FDA Grants Orphan Drug Designation to Zenocutuzumab as Treatment of Pancreatic Cancer

The FDA granted an Orphan Drug designation to zenocutuzumab for the treatment of patients with pancreatic cancer, announced Merus in a press release.

The FDA has granted an Orphan Drug designation to zenocutuzumab (MCLA-128) for the treatment of patients with pancreatic cancer, announced Merus in a press release.1

“Receiving Orphan Drug designation for zenocutuzumab is another important milestone for our lead program, and it validates the significant unmet need in patients with pancreatic cancer,” said Bill Lundberg, MD, president, chief executive officer and principal financial officer of Merus, in a statement. “We are pleased with the progress we are making in our ongoing global clinical trial and believe that zenocutuzumab has the potential to play a significant role in shifting the treatment paradigm for NRG1 fusion cancers from conventional chemotherapy to a personalized medicine approach.”

Zenocutuzumab, a first-in-class bispecific antibody, demonstrated promising early clinical responses as treatment of patients with previously treated pancreatic cancer harboring NRG1 gene fusions, according to a presentation from the 2019 AACR/NCI/EORTC International Conference on Molecular Targets and Cancer Therapeutics.

In this study, which was a clinical proof-of-concept study for zenocutuzumab, patients received the study drug at a dose of 750 mg intravenously once every 2 weeks.2

According to this presentation, a 52-year-old male with pancreatic cancer harboring an ATP1B1-NRG1 gene fusion was treated with zenocutuzumab and achieved a partial response after receiving treatment for at least 7 months. The maximum related toxicity was grade 2 in this patient. A 54-year-old male with CD74-NRG1-positive non–small cell lung cancer achieved a partial response after treatment with zenocutuzumab for at least 4.5 months. In a 34-year-old male who was also treated with zenocutuzumab for ATP1B1-NRG1-positive pancreatic cancer for at least 7 months, the best response achieved was stable disease, and the maximum related toxicity was grade 1.

In the 117 patients treated with zenocutuzumab in the study, the most suspected related adverse events (AEs) were grades 1 and 2 in severity, while grade 3 AEs occurring in <5% of patients. No grade 4 AEs were observed related to the study drug. Additionally, no severe related gastrointestinal (GI) or skin toxicities were observed, nor clinically significant left ventricular ejection fraction decreases or cardiac AEs.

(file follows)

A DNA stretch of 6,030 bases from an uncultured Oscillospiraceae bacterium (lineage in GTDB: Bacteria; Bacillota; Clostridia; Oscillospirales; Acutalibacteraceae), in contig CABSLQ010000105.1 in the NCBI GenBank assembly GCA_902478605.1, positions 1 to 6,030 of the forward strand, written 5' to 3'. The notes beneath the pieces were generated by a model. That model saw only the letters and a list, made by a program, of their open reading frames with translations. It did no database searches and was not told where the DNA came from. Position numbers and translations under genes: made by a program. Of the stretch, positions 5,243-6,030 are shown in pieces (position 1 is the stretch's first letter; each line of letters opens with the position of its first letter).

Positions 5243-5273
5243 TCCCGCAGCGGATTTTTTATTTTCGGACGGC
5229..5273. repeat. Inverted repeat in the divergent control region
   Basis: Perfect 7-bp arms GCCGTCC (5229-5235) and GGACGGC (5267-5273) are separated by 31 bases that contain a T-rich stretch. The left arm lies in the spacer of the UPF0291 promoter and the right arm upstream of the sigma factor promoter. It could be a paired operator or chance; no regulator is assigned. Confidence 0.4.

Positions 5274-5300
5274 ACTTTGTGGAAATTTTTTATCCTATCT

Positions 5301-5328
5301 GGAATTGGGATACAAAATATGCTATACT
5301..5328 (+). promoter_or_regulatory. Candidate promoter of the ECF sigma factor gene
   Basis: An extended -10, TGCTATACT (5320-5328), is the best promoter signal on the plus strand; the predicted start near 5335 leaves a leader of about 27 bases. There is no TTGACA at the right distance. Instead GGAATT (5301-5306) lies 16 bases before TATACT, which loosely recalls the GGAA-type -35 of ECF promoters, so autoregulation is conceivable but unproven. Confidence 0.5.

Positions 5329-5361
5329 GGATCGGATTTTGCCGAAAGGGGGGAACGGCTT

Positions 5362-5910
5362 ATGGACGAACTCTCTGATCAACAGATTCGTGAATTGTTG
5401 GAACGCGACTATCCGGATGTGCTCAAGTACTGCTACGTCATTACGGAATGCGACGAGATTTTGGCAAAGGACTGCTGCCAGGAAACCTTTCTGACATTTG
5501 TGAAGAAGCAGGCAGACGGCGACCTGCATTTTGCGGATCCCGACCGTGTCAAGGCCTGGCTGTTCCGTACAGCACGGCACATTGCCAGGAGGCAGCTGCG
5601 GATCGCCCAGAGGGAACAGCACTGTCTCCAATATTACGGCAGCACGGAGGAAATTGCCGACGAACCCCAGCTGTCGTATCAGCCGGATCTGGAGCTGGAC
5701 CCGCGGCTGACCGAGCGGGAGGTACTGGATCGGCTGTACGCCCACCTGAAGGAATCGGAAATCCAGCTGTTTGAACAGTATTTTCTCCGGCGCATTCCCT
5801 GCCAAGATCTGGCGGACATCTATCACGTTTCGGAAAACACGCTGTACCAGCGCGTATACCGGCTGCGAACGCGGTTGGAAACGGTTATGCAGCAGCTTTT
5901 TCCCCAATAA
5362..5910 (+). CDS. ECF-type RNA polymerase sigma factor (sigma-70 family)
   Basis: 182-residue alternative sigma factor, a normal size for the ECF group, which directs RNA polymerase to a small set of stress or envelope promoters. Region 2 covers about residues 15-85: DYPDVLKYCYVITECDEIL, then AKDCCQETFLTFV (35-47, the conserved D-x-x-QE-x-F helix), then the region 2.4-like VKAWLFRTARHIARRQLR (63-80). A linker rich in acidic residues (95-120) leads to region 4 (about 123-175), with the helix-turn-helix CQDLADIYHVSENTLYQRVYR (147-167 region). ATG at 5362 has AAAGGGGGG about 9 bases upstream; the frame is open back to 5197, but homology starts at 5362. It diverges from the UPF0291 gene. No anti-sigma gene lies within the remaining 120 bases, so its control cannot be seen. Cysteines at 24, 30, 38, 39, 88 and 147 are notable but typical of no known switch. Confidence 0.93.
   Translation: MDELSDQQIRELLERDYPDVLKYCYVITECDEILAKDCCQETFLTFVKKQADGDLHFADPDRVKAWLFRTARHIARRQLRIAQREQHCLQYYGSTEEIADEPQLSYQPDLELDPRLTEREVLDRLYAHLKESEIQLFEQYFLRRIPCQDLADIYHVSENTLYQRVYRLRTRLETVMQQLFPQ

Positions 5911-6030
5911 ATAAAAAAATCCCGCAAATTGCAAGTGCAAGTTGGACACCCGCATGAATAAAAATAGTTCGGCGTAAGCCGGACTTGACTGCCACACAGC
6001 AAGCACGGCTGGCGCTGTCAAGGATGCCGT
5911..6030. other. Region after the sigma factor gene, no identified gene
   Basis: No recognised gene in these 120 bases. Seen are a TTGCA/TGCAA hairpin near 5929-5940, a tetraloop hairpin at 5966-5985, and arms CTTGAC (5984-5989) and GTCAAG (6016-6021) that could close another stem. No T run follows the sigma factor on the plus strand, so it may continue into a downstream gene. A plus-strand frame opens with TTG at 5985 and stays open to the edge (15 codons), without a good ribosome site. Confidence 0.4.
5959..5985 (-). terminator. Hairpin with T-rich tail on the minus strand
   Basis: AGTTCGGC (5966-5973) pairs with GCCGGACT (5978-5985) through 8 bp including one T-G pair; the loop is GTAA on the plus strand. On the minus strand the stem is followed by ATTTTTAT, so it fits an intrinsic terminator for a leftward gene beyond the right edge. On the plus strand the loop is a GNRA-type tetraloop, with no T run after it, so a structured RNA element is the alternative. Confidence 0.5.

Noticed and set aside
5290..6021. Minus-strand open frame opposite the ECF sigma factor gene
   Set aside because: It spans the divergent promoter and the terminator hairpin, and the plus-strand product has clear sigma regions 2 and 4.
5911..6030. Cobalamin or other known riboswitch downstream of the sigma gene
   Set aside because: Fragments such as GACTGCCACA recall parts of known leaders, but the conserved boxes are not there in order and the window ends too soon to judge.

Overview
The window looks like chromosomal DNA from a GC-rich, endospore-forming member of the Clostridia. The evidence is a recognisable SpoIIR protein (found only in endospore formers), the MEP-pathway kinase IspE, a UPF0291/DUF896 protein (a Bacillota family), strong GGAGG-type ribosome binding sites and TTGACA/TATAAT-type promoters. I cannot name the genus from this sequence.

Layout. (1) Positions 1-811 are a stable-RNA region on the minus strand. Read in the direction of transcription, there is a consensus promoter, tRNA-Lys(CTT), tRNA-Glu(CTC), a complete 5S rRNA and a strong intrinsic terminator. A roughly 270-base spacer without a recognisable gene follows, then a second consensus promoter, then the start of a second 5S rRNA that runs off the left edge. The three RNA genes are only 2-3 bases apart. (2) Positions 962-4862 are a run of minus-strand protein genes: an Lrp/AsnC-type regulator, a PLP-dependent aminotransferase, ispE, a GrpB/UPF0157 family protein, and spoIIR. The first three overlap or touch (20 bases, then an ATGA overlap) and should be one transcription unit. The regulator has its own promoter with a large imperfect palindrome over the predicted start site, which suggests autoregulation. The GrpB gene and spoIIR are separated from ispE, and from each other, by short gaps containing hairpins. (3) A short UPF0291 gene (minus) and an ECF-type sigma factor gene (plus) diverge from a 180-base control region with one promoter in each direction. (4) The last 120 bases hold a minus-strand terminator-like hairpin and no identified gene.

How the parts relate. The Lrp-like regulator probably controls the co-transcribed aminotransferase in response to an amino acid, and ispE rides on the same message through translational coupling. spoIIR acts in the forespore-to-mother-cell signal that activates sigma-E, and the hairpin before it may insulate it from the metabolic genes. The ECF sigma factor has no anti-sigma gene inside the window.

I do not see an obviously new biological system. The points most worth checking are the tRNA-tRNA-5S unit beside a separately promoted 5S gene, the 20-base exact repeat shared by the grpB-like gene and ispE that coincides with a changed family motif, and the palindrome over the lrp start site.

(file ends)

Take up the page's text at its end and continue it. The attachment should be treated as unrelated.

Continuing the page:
Overall, zenocutuzumab had a well-tolerated safety profile, as well as a notable lack in cardiotoxicity and severe GI or skin toxicities.

The agent binds potently to the HER2 and HER2 receptors in order to block the interaction of HER3 with NRG1. NRG1 gene fusions are a powerful and rare driver of cancer cell growth and are commonly found in pancreatic, lung, and other solid tumors.1

Zenocutuzumab has the potential to be effective specifically in NRG1 gene fusion-positive cancers and has demonstrated its ability to inhibit HER2 and HER3 heterodimer formation and tumor growth in preclinical models that harbor the gene fusion.

Fusions between NRG1 and its partner genes are rare and have been associated with the activation of HER2 and HER2 signaling and growth of cancer cells. These fusions are estimated to occur in approximately 0.5% to 1.5% of pancreatic ductal adenocarcinomas, according to the limited available data that has been published. Pancreatic ductal adenocarcinoma is the most common subtype of pancreatic cancer, as well as 1 of the most aggressive solid tumors. This is also the fourth leading cause of cancer-related deaths. Overall, pancreatic cancer occurs in approximately 57,000 patients in the United States every year.

Zenocutuzumab is currently being investigated in a phase 1/2 clinical trial, known as the eNRGy study (NCT02912949). The study will assess both the safety and anti-tumor activity of this agent as a monotherapy treatment of NRG1 gene fusion-positive cancers, including 3 cohorts of pancreatic, non–small cell lung cancer, and other solid tumors.

Part 1 of the study, which was a dose escalation study, has been completed, and part 2 is currently enrolling to evaluate the safety and tolerability of the selected dose level. Enrollment is expected to include 250 patients who will receive zenocutuzumab in a non-randomized fashion. The primary outcome measures include characterization of safety and tolerability of the study drug, overall response rate, duration of response, and correlation of anti-tumor activity with biomarkers.

To be included in the study, patients must have at least 1 measurable lesion, an ECOG performance status of 0 or 1, and a life expectancy of at least 12 weeks. Patients with a known hypersensitivity to any components of zenocutuzumab are ineligible to enter the study, as well as those with known human immunodeficiency virus, Hepatis B, Hepatitis C, known symptomatic or unstable brain metastases, or leptomeningeal metastases.


1. Merus announced FDA orphan drug designation of zenocutuzumab for the treatment of pancreatic cancer. News Release. July 27, 2020. Accessed July 29, 2020. https://bit.ly/2X6L0Vg

2. Schram AM, O’Reilly EM, Somwar R, et al. Clinical proof-of-concept for MCLA-128, a bispecific HER2/3 antibody therapy, in NRG1 fusion-positive cancers. Presented at: 2019 AACR/NCI/EORTC International Conference on Molecular Targets and Cancer Therapeutics; October 26-30, 2019; Boston, MA.